"Anti-Terror" (Counter-Terrorism) Law
The “Counter-Terrorism” bill sprawls over 104 pages. It contains broad and vague definitions of terrorism and terrorist organizations, which may be exploited by the law enforcement authorities to criminalize legitimate political action by Palestinian citizens of Israel and Palestinian residents of the OPT. The law entrenches many emergency regulations, which are currently in effect, and which date back to the British Mandatory period. The government has recently used the emergency regulations to arbitrarily outlaw the Islamic Movement in Israel.
The law includes draconian measures for investigating detainees accused of security offenses; provides for the extensive use of secret evidence in court; limits detainees’ access to judicial review; lowers the evidentiary requirements of the state in such cases; creates new criminal offenses, including for any public expression of support for or sympathy with a terrorist group; and sharply increases the maximum sentences for people convicted of security offenses. It is liable to result in serious human rights violations and to further undermine democratic principles in Israel.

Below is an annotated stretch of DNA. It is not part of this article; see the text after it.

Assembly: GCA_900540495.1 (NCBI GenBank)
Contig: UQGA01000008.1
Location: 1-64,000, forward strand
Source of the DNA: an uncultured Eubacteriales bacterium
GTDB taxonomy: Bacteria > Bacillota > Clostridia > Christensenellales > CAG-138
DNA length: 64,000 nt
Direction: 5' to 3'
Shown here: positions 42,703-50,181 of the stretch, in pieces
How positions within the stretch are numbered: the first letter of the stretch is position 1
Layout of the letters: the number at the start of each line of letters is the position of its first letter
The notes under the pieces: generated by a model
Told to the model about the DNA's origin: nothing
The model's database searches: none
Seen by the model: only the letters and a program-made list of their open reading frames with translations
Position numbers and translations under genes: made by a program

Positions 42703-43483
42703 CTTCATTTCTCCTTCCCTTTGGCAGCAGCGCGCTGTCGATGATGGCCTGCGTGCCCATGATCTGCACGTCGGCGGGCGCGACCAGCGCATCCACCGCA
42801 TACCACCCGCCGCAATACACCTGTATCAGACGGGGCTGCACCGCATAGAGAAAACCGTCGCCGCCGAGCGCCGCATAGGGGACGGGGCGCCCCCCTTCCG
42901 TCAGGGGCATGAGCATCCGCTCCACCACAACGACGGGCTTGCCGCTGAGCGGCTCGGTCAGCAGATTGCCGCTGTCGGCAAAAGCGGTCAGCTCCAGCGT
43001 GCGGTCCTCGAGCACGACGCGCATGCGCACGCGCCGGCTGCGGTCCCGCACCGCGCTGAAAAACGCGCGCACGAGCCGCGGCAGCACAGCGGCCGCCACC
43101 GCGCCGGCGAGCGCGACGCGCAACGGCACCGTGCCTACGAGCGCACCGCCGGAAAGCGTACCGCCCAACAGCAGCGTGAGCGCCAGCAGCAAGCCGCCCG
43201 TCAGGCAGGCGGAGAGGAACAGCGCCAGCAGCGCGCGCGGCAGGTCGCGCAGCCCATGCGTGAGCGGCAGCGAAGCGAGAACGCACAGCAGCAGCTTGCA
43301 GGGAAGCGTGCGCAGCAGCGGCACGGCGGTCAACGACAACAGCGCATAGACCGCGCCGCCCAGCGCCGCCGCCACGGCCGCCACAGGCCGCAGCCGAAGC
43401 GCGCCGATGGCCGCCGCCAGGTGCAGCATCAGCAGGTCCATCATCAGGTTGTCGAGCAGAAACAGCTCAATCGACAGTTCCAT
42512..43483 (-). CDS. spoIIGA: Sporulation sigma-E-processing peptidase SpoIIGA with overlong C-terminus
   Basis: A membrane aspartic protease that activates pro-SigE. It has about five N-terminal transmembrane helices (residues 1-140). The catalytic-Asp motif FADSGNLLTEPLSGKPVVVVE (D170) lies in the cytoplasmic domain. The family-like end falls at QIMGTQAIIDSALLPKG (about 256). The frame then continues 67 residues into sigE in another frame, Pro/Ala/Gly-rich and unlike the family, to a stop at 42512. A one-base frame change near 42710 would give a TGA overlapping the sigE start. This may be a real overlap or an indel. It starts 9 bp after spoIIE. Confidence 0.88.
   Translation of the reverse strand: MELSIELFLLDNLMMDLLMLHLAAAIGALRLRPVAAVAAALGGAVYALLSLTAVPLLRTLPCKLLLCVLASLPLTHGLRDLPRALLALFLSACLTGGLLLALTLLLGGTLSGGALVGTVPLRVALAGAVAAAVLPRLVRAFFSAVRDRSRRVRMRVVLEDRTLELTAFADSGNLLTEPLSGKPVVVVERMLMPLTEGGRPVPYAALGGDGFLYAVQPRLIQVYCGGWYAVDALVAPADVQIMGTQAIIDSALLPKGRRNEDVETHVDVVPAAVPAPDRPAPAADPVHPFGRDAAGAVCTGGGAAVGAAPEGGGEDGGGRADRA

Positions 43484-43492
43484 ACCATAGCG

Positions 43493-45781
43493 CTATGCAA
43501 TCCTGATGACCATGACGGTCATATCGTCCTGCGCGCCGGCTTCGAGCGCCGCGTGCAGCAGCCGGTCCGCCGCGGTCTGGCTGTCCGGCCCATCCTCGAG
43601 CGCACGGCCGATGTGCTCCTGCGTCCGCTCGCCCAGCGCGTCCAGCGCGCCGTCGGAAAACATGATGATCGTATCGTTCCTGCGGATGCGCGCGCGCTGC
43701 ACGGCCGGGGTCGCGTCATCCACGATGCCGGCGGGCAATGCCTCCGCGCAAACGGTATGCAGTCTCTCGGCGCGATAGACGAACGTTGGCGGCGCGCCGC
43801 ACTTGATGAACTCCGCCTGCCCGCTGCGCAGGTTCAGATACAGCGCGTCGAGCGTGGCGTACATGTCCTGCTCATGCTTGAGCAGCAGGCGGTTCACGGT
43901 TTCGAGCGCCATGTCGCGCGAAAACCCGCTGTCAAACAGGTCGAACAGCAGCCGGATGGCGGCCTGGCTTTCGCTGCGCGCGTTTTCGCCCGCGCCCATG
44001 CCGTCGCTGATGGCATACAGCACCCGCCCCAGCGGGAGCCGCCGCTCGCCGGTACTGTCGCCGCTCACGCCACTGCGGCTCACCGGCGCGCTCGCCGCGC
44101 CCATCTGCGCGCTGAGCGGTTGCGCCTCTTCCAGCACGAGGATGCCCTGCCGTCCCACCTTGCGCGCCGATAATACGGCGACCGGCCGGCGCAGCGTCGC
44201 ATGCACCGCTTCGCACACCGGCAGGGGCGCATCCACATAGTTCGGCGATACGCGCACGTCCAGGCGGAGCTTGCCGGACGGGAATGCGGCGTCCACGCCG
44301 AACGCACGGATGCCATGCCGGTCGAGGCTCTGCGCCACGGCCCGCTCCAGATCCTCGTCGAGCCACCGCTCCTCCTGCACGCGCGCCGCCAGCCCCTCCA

The law substantially strengthens and expands the powers of the police and the General Security Services (GSS, or Shabak/Shin Bet) to suppress legitimate protest activities by Palestinian citizens of Israel and Palestinian residents of the OPT. It adds to a pre-existing system that provides fertile ground for the security agencies to employ illegal methods in the interrogation room, which includes a “temporary order” that exempts the security agencies from producing audio or visual documentation of interrogations of security detainees. The Knesset extended this order, which creates conditions that may facilitate the torture of security suspects during interrogation, in July 2015, for the third time.